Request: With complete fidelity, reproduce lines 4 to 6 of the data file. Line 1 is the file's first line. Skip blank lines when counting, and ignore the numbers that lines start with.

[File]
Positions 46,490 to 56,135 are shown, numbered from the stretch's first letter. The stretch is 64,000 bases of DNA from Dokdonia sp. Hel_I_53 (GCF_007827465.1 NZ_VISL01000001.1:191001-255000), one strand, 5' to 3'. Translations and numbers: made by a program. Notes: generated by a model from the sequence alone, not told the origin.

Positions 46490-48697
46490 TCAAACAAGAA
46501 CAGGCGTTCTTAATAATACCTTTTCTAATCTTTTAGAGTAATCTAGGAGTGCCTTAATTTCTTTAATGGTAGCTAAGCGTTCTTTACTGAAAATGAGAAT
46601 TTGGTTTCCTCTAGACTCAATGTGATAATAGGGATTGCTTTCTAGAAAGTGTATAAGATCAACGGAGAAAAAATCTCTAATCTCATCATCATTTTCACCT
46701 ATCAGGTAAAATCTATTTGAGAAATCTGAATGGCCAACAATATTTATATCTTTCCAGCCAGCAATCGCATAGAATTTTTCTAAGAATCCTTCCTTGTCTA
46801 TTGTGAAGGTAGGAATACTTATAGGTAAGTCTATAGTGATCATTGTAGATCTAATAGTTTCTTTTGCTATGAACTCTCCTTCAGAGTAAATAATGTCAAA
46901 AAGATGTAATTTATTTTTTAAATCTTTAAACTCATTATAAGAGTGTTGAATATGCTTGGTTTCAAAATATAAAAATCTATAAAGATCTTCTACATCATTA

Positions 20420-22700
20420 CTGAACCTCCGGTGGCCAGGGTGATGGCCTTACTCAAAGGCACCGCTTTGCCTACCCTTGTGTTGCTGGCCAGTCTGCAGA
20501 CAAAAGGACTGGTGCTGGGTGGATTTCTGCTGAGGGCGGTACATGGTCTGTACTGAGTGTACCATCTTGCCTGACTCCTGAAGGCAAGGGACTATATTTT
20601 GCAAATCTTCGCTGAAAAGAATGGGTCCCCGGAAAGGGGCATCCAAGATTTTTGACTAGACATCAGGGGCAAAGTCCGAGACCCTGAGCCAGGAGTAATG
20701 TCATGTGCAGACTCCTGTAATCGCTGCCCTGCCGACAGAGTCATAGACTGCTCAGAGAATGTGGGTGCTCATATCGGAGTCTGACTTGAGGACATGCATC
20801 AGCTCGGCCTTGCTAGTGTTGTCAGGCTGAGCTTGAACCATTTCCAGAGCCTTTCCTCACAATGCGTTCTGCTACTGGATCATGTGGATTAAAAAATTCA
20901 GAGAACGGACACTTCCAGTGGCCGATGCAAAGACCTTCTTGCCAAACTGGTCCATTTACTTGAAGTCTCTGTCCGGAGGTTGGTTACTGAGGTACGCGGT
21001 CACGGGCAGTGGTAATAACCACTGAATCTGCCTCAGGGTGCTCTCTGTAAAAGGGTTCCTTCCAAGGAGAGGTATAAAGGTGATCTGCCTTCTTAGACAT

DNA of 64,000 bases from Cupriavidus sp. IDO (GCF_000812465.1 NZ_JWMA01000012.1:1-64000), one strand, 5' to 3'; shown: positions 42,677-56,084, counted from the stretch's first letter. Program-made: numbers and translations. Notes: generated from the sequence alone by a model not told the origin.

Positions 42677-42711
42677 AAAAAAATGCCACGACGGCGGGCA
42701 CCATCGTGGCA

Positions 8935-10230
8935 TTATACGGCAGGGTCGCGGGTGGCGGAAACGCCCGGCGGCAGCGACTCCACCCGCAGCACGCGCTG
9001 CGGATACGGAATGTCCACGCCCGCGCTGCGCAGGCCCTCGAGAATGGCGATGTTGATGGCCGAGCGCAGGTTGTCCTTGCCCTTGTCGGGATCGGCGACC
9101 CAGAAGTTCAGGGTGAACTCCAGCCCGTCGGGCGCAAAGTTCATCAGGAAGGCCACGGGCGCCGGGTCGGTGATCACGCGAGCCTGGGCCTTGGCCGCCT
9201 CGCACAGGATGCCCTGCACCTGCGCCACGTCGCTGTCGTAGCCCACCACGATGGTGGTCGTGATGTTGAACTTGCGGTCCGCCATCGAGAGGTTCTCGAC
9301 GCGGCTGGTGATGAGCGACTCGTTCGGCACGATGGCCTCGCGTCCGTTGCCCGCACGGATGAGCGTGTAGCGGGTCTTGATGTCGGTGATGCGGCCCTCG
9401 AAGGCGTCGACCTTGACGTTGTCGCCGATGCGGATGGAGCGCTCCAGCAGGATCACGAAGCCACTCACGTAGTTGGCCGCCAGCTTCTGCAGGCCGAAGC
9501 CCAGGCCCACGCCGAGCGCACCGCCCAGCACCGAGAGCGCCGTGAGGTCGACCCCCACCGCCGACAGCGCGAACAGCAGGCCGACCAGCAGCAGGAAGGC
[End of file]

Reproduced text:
46501 CAGGCGTTCTTAATAATACCTTTTCTAATCTTTTAGAGTAATCTAGGAGTGCCTTAATTTCTTTAATGGTAGCTAAGCGTTCTTTACTGAAAATGAGAAT
46601 TTGGTTTCCTCTAGACTCAATGTGATAATAGGGATTGCTTTCTAGAAAGTGTATAAGATCAACGGAGAAAAAATCTCTAATCTCATCATCATTTTCACCT
46701 ATCAGGTAAAATCTATTTGAGAAATCTGAATGGCCAACAATATTTATATCTTTCCAGCCAGCAATCGCATAGAATTTTTCTAAGAATCCTTCCTTGTCTA